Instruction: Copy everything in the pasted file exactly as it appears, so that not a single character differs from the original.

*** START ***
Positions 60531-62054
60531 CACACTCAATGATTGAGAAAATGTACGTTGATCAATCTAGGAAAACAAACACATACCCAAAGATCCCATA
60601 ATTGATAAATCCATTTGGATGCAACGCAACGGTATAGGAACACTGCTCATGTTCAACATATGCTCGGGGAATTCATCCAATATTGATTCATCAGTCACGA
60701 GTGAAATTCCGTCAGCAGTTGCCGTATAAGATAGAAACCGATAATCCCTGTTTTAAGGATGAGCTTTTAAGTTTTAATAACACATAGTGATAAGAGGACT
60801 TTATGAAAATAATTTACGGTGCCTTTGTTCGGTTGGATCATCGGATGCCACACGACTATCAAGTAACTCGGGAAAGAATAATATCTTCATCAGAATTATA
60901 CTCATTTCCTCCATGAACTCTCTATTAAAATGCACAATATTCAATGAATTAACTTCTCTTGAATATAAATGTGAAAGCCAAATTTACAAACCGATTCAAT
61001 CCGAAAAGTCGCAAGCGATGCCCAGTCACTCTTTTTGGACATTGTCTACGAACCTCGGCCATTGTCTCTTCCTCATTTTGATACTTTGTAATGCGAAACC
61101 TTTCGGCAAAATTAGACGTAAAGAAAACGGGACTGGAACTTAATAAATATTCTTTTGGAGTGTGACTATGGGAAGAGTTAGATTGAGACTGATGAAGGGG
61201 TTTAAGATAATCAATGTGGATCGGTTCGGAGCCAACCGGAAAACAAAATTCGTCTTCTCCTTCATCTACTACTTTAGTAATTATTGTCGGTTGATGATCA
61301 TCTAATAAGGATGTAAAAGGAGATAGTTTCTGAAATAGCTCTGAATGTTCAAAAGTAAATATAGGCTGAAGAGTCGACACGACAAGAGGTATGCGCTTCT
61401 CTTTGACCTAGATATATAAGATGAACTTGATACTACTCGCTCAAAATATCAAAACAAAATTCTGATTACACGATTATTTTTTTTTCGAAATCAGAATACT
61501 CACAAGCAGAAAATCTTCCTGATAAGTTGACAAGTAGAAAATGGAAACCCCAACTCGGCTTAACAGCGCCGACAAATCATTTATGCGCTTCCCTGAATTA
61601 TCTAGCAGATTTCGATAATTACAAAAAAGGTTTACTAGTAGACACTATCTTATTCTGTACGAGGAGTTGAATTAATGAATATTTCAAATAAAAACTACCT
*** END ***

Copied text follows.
Positions 60531-62054
60531 CACACTCAATGATTGAGAAAATGTACGTTGATCAATCTAGGAAAACAAACACATACCCAAAGATCCCATA
60601 ATTGATAAATCCATTTGGATGCAACGCAACGGTATAGGAACACTGCTCATGTTCAACATATGCTCGGGGAATTCATCCAATATTGATTCATCAGTCACGA
60701 GTGAAATTCCGTCAGCAGTTGCCGTATAAGATAGAAACCGATAATCCCTGTTTTAAGGATGAGCTTTTAAGTTTTAATAACACATAGTGATAAGAGGACT
60801 TTATGAAAATAATTTACGGTGCCTTTGTTCGGTTGGATCATCGGATGCCACACGACTATCAAGTAACTCGGGAAAGAATAATATCTTCATCAGAATTATA
60901 CTCATTTCCTCCATGAACTCTCTATTAAAATGCACAATATTCAATGAATTAACTTCTCTTGAATATAAATGTGAAAGCCAAATTTACAAACCGATTCAAT
61001 CCGAAAAGTCGCAAGCGATGCCCAGTCACTCTTTTTGGACATTGTCTACGAACCTCGGCCATTGTCTCTTCCTCATTTTGATACTTTGTAATGCGAAACC
61101 TTTCGGCAAAATTAGACGTAAAGAAAACGGGACTGGAACTTAATAAATATTCTTTTGGAGTGTGACTATGGGAAGAGTTAGATTGAGACTGATGAAGGGG
61201 TTTAAGATAATCAATGTGGATCGGTTCGGAGCCAACCGGAAAACAAAATTCGTCTTCTCCTTCATCTACTACTTTAGTAATTATTGTCGGTTGATGATCA
61301 TCTAATAAGGATGTAAAAGGAGATAGTTTCTGAAATAGCTCTGAATGTTCAAAAGTAAATATAGGCTGAAGAGTCGACACGACAAGAGGTATGCGCTTCT
61401 CTTTGACCTAGATATATAAGATGAACTTGATACTACTCGCTCAAAATATCAAAACAAAATTCTGATTACACGATTATTTTTTTTTCGAAATCAGAATACT
61501 CACAAGCAGAAAATCTTCCTGATAAGTTGACAAGTAGAAAATGGAAACCCCAACTCGGCTTAACAGCGCCGACAAATCATTTATGCGCTTCCCTGAATTA
61601 TCTAGCAGATTTCGATAATTACAAAAAAGGTTTACTAGTAGACACTATCTTATTCTGTACGAGGAGTTGAATTAATGAATATTTCAAATAAAAACTACCT